When it comes to Mac OS, 10 is the version number (it came after 9), and they just decided to be Apple about it and use a roman numeral. The precise version number, however, will be 10.5.7. So while we might say "OS ten" for short, when being precise, we should be saying "OS ten point five..." etc.

The name of the product is still Mac OS. X is, and has been, the version number. It is not the NAME of the product any more than 7 is the name of the new version of Windows.

Joshie said,
Am I the only one who thinks it's redundant to say OS X 10.5.7?

Yeah, I've been thinking about that. I feel weird writing "OS 10.5.7" though, heh. I dunno, I'm kinda of pedantic... it LOOKS right, but I know it's wrong. Bah, I dunno

I think it went to pot when people started calling the hardware 'Mac' and the software 'OS X' and ditching the name MacOS, which would look more normal next to the longer version number: MacOS 10.5.7.

Otherwise, you're reading "OS ten ten point five..." out loud and sounding like you have a speech impediment.

This better not ruin Wifi as 10.5.6 did. Had to resort to "unofficial" drivers for my Genuine Mid-2006 iMac because I couldn't find any networks, but had full signal previously.

Going to restart now, wish me luck! :P

That's a hefty update there Glad it finally out tho, some of my Mac buddies should be jumping around now like lil school girls

OS 11.. you mean XI? haha. nah people like calling it OS 'ex'. Besides SnowLeopard is supposed to be an incremental upgrade, not a major release (even though it is)

C_Guy said,
Except that, in the real world, it's really just a service pack for OS X. Ok, whatever you say! ;)

Meh, its a little more than a service pack. These OS X "releases" have quite the UI overhaul and inclusion of new features that add enough value to justify the cost. Besides, what do they charge? $99 for these things? Thats nothing compared to MS licensing. 10.5.7 is the "service pack" release to 10.5. 10.6 is a new release of the OS.

Saying 10.6 is just the 6th 'service pack' to v10.0 doesn't do the addition of all the new features any justice. To date, the only Microsoft service pack that added new features has been SP2 to XP. The rest have been glorified patches.

Its all semantics in the end. Apple's release schedule is more frequent than MS's, and customers are happy to pay for the upgrades.

C_Guy said,
Except that, in the real world, it's really just a service pack for OS X. Ok, whatever you say! ;)

No, 10.x upgrades are all new operating systems, they always were.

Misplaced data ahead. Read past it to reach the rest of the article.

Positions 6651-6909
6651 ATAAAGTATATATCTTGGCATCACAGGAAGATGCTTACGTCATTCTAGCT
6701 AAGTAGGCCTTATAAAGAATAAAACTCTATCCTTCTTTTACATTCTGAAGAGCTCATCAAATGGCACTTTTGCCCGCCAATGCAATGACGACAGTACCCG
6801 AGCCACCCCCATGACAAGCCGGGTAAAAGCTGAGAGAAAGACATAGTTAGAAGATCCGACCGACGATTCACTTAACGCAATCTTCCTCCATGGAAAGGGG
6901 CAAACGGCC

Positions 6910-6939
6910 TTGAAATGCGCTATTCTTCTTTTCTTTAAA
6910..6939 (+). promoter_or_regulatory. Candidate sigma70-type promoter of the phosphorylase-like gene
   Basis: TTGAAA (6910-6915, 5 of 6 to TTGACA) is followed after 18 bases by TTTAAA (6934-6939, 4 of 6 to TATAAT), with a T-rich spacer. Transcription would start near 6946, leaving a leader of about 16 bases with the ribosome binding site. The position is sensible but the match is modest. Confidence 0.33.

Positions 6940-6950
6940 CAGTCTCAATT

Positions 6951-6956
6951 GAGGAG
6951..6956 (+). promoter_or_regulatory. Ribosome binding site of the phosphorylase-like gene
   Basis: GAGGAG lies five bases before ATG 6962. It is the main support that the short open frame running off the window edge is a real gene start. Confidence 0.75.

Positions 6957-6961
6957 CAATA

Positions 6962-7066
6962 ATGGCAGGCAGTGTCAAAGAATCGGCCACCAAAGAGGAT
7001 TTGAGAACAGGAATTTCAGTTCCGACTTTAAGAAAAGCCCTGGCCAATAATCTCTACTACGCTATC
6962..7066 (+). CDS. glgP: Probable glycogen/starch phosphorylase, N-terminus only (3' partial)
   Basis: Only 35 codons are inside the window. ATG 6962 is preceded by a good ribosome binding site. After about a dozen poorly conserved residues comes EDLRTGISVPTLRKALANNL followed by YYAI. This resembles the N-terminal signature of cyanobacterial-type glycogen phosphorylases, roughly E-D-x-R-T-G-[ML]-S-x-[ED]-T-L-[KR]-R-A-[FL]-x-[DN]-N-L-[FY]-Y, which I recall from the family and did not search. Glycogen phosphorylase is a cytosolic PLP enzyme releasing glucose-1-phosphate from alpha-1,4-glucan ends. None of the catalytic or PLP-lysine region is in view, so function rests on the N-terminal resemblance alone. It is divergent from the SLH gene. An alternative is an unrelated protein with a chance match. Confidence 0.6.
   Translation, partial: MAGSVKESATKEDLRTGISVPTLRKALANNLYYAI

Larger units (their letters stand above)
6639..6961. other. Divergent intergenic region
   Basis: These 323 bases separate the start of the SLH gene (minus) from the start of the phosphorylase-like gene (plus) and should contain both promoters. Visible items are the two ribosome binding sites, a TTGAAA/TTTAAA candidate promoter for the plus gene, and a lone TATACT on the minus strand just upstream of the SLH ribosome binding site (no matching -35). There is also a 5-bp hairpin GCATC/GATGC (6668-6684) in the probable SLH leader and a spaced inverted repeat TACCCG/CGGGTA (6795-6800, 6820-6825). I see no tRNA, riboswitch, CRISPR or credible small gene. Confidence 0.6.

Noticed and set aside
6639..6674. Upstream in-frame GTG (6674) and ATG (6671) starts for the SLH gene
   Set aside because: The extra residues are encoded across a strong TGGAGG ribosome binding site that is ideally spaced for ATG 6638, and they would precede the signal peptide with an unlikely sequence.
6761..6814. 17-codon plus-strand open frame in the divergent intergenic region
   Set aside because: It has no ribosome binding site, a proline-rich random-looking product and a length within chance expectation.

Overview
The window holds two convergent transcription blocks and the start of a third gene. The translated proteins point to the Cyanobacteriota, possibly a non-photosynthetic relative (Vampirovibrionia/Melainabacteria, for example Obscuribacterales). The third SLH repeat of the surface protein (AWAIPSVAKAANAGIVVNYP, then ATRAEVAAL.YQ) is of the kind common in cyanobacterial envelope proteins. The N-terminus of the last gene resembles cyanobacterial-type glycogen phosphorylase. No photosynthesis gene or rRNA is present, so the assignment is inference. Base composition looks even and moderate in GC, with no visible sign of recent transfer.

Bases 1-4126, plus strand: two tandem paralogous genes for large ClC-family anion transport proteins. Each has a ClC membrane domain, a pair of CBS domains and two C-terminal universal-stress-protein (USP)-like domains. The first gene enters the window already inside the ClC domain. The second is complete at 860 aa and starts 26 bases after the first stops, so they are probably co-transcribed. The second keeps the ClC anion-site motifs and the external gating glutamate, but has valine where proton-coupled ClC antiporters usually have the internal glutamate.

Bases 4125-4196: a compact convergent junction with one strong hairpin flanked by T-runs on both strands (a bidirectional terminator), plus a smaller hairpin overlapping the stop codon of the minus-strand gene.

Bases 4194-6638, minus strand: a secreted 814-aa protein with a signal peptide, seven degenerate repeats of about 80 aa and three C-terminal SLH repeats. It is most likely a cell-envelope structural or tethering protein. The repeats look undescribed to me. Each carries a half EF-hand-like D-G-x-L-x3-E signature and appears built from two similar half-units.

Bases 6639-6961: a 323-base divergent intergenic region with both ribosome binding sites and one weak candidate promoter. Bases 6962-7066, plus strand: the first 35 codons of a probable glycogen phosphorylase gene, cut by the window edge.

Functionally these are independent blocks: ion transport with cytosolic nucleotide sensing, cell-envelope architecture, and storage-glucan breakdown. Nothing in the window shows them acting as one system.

Taking it from 10 to 11 would be like MS taking Windows from the NT codebase to something else, and that hasn't happened since Windows NT 3.1 in 1993 with the line that is now at Windows 7.

So OS X is actually building on a newer architecture than Windows 7, since that OS line was initiated in 2002.

This misconception is frustratingly common here on Neowin.

10.5.x is, on the other hand, the service packs you're looking for, and Apple use to release them in smaller increments, so you get more of them, and more often. We're hence now on the seventh service pack for OS X Leopard. The OS X in that name is like the NT in Windows.

Besides, what do they charge? $99 for these things? Thats nothing compared to MS licensing. 10.5.7 is the "service pack" release to 10.5. 10.6 is a new release of the OS.

Oh my...

You do realise you can buy Windows Vista Home Premium Upgrade for less than the $99 you say Apple charge for OSX?

Also your point that Apple charge people on a more frequent basis for upgrades than Microsoft does not suggest anything more than Apple charge too much for small upgrades. OSX and Windows are similar in development so, its not like OSX needs more frequent updates - rather its just a great way to make money.

Jugalator said,
...

So OS X is actually building on a newer architecture than Windows 7, since that OS line was initiated in 2002.

This misconception is frustratingly common here on Neowin.
....

Ummm, do you want to rethink that statement?

You do realize that Apple didn't write the foundation of their OS, right? Apple didn't write OS X from the ground up in 2002. In fact OS X is built upon a much much older architecture than Windows. It also seems that Apple users, on occasion, like to tout the fact that it is build on a much more *mature* foundation.

I guess us Windows users just don't get it.

Anyone else picturing C_Guy, in 2016, typing, "Finally Apple is offering a major upgrade. I've been typing, 'It's just a service pack' in hundreds of Internet posts for 16 years."